Hence the need for what the organizers call 'a new strategic partnership' between Asia and Africa. Of course, global institutions like the World Bank, International Monetary Fund and WTO, as well as powerful transnational corporations, must address the Afro-Asian plight. But berating the United States of America alone will not achieve much: the third world must enlist the sympathy of George W. Bush and his most fervent neo-conservatives.

As a result, the action is shifting from the central platform to anterooms, from public eloquence to unobtrusive diplomacy. Nepal's beleaguered monarch expects an informal meeting with India's leaders to pour oil on a partnership whose waters should never have been allowed to become so troubled. With dangerously fraught Sino-Japanese relations, one hopes that China's president, Hu Jintao, will respond to Junichiro Koizumi's invitation to meet him on the sidelines in Bandung. The Japanese are also discussing a free trade agreement with Indonesia while China's 200-strong delegation is exploring scope for investing in the host country.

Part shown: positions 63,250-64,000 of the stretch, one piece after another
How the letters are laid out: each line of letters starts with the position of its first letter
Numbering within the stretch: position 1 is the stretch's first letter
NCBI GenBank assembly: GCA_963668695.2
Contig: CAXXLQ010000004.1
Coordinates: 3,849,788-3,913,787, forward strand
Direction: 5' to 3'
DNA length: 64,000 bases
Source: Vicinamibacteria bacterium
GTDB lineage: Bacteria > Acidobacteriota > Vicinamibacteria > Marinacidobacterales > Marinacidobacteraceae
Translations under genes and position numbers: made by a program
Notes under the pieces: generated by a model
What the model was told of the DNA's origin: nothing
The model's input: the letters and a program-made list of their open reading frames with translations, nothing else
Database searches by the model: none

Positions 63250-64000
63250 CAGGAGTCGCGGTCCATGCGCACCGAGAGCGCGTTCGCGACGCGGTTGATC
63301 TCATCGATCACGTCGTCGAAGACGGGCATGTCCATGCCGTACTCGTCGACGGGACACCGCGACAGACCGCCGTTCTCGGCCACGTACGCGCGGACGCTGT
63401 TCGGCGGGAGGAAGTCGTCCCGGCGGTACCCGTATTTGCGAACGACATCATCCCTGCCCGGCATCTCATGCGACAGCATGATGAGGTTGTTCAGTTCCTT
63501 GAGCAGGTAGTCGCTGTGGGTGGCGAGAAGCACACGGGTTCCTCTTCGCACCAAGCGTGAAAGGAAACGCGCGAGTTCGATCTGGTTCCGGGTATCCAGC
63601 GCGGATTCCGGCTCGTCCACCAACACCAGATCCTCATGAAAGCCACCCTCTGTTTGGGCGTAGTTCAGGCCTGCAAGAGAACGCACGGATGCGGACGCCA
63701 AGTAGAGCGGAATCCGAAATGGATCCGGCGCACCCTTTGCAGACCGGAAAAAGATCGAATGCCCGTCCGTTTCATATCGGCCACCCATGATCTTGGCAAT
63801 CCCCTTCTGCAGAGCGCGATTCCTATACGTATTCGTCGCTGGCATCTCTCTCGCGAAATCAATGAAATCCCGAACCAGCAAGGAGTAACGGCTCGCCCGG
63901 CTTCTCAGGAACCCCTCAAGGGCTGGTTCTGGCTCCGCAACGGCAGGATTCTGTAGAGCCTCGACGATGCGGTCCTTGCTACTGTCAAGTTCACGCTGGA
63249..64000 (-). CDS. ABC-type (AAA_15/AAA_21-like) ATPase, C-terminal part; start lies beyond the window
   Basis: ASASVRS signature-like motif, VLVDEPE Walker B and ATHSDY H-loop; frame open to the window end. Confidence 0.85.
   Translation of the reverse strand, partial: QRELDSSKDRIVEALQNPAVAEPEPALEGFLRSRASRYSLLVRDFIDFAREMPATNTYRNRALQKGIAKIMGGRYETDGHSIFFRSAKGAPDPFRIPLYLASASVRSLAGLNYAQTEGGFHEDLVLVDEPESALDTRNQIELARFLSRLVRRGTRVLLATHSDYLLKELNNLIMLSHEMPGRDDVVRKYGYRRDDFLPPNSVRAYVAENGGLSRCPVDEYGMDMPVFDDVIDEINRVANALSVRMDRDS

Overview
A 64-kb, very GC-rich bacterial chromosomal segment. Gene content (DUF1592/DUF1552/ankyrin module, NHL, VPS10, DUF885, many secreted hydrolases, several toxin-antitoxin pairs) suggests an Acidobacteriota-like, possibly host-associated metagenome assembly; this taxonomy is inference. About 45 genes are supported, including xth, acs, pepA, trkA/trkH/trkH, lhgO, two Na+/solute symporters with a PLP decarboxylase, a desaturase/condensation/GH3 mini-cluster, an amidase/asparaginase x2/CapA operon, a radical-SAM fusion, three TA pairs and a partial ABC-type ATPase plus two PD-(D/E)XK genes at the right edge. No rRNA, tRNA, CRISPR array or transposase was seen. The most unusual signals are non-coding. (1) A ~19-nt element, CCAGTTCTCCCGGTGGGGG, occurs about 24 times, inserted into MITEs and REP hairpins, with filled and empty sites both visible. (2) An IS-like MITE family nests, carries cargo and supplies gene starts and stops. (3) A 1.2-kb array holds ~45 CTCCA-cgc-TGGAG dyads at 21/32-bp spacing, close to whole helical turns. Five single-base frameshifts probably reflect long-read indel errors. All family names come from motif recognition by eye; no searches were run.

Bangladeshis wish to discuss ways of reducing their trade gap with Indonesia. Egypt leads the thrust for the Afro-Asian strategic partnership, and vigorous lobbying might yet produce a consensus Asian candidate for the post of United Nations secretary-general. South African diplomats, who have developed surprisingly cordial relations with North Korea, are no less ambitiously trying to persuade the latter's representatives to return to mainstream diplomacy.

Not all hopes will fructify. But as Bandung II tries to shape a new world order based not on power politics but humanity, no delegate need share a perhaps over-finicky Nehru's fear in 1955 of inadequate essential facilities. 'People can do without drawing rooms,' he warned, 'but they cannot do without bathrooms and lavatories.' When it was all over, Nehru admitted to Edwina Mountbatten that he doubted whether 'we could have provided the same amenities in Delhi.' The handsome tribute was worthy of the man.